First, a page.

Do you remember the very first gong fu experiment we ever did? It is an important one, and as we have mentioned many times it is important to repeat all these experiments several times. In our first experiment, we poured tea into a cup and then poured half of that into an identical cup, and half of that into a third. You can actually do this experiment with as many cups as you wish - we have gone as far as the eighth cup. As most anyone who has done this experiment has concluded, the tea gets worse with each successive cup. The aromas and flavors are weaker, and the Qi less predominant. But why?
The first principle of gong fu tea is to maintain temperature from kettle to drinker. This is nigh impossible. These principles, however, are rather deep and operate on several levels. Much of what gongfu tea is about is maintaining the purity of the tea from tree to drinker. Imagine that you had access to the most pure, healing mountain spring and you wanted to build a channel to
bring the water down the mountain so more people could benefit from it. What factors would you consider in building your channel if money was no issue? Of course you would want to use good materials (teaware) like nice copper, silver or even gold piping. Then, the second important factor would be to keep the pipe as smooth and straight as possible, as every turn, twist or bump on the way down would deteriorate the juju of the water. Getting pristine water to the bottom would be impossible, but you could preserve much of the healing power if you followed these and other principles. If you understand this analogy, you understand the first principle of gong fu tea about maintaining temperature (energy/ Qi) from kettle to cup...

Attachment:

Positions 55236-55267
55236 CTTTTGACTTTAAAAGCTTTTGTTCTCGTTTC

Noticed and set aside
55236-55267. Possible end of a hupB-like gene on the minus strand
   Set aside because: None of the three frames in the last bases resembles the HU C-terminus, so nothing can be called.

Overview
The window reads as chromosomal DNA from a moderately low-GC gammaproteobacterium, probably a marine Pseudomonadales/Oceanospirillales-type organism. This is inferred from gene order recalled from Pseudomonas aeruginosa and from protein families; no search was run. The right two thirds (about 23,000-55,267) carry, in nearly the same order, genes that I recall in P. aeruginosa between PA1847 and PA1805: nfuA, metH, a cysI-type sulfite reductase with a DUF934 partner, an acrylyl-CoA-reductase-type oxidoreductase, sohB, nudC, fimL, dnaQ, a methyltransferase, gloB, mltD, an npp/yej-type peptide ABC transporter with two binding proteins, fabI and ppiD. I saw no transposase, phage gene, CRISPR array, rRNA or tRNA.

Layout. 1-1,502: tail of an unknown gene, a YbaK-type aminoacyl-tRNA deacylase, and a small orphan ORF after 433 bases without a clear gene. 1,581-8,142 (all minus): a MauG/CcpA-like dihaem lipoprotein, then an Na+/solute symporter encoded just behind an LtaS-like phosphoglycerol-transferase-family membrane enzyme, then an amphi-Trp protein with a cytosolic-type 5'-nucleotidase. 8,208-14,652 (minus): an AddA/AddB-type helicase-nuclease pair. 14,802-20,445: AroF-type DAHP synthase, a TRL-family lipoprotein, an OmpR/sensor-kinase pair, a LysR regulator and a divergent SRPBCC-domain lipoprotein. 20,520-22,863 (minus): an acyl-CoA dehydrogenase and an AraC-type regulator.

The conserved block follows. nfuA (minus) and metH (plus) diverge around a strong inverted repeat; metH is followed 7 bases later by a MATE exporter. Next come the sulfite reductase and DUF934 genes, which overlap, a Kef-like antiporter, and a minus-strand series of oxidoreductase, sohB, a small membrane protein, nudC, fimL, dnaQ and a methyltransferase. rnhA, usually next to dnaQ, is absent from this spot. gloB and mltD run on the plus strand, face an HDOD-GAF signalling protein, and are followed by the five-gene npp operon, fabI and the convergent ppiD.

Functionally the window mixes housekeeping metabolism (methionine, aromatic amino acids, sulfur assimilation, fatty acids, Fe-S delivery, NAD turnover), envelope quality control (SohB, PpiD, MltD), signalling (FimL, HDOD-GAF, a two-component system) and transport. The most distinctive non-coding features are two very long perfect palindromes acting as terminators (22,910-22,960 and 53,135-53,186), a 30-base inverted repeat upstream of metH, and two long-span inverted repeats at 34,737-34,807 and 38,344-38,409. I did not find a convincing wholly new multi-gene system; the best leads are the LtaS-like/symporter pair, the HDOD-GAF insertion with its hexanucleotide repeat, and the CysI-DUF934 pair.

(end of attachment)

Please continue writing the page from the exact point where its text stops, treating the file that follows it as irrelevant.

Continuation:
Any surface that the water/tea liquor touches causes a loss in temperature, Qi and a greater distance from the brewer. This is why the tea from cup to cup loses its essence. You can also repeat this experiment with water as well. And we have another experiment to further clarify this issue: After you are done with a tea session, and ready to get up, pour one last steeping into your teapot and go about your day. Return to your tea space in a few hours, after the last steeping has sat for a while and try drinking the tea directly from the spout of your pot. What is it like? Is it smoother? Is it more flavorful? What is the difference between drinking from the spout and a cup?
This experiment opens up worlds of energy work related to gong fu tea. You can explore the effects resistance has on the water and/or tea liquor. Is the resistance different with different materials? How can we keep this process smoother and more direct? There are so many variables in tea preparation, and mastery is an endless journey. But the road is the happiness, not the destination...